Psychological edge is key to winning elections. Campaign strategists frequently attempt to promote morale among their supporters or dishearten their opponents. The same goes for the June 23 mayoral election in Istanbul.
Although the race is geographically limited to Istanbul, the Justice and Development Party (AK Party) government's opponents are unified. The electoral authority's decision to annul the original vote has been exploited for a coordinated campaign at home and abroad. Critics raise questions about the legitimacy of the ballot box, claiming that the Turkish people no longer trust the electoral process.
That the elections watchdog found widespread irregularities is often ignored. Instead, there is an attempt to turn a technical decision into a debate on "the Erdoğan regime's collapse" and "revolution." The opposition acts like Ekrem İmamoğlu, the opposition candidate, has been stripped of his mandate and the municipality was handed to Binali Yıldırım. The Republican People's Party (CHP), best known as the vanguard of the guardianship regime, went beyond criticism and painted a target on the backs of judges who ruled for annulment. Needless to say, everything they do is part of an effort to boost İmamoğlu's morale.
The international media and former AK Party politicians, too, play an important role in this battle for morale. Western media reports are full of anti-Erdoğan sentiment. The New York Times claims that the Turkish president will keep holding elections until he gets his way. The Guardian already discredited the rerun. According to the Economist, Erdoğan will pull some tricks to block another victory for the CHP candidate. Their point is that anyone who believes in democracy must vote for İmamoğlu.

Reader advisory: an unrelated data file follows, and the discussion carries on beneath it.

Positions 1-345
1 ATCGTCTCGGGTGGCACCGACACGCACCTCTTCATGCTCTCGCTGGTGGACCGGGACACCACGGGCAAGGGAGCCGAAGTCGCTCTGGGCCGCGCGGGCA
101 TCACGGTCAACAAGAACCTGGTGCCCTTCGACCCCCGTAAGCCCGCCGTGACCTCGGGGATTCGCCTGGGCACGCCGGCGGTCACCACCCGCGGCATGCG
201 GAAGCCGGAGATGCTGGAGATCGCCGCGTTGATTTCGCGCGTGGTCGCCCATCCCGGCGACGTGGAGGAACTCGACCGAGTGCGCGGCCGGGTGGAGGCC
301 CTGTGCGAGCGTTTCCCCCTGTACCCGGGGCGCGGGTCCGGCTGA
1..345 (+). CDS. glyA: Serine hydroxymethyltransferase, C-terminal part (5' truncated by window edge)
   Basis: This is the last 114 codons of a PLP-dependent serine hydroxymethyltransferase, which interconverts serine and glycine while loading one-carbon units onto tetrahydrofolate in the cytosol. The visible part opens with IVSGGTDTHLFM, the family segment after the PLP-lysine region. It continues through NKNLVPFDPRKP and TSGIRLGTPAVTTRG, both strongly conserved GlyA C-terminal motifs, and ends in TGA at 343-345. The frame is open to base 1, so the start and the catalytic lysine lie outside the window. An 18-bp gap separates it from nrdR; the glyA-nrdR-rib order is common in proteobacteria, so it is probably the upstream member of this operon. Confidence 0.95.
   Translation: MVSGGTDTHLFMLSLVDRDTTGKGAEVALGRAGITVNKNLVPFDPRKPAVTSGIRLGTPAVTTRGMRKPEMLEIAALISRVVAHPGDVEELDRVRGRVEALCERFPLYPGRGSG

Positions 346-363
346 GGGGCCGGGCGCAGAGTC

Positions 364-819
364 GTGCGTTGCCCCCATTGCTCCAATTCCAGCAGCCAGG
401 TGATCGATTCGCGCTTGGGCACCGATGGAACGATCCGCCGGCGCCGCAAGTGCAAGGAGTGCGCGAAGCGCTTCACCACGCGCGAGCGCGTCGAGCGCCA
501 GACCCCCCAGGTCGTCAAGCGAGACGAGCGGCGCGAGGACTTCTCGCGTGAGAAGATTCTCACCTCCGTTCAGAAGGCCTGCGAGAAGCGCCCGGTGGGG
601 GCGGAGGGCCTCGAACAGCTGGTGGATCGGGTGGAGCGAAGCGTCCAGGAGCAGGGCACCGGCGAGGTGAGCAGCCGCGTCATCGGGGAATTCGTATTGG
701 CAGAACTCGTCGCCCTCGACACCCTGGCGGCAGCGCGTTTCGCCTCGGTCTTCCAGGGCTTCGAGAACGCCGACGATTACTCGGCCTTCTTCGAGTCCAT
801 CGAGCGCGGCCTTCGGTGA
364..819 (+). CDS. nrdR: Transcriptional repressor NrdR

It is no secret that Western governments have been eagerly waiting for the AK Party's removal from power. Therefore, the Western media's anti-Erdogan sentiment does not shock anyone. After all, the same outlets acted exactly the same way before the 2017 constitutional referendum and last year's presidential election. They have been parroting the same line about the collapse of Turkish democracy for years. Now, they have turned their attention to the Istanbul race. Ignoring the transfer of power in Ankara and Antalya, they target the credibility of electoral institutions in an attempt to help the CHP candidate.
There is another group that participates in the battle for morale. Former AK Party politicians talk about the annulment with reference to the alleged loss of electoral legitimacy. They compare the latest decision with the Kemalist guardianship regime's gross violations of democratic principles to boost the CHP candidate's morale. They also go beyond criticism of the AK Party and speak the language of their adversaries.
It is crucial for all AK Party supporters to take into consideration this battle for morale before casting their votes.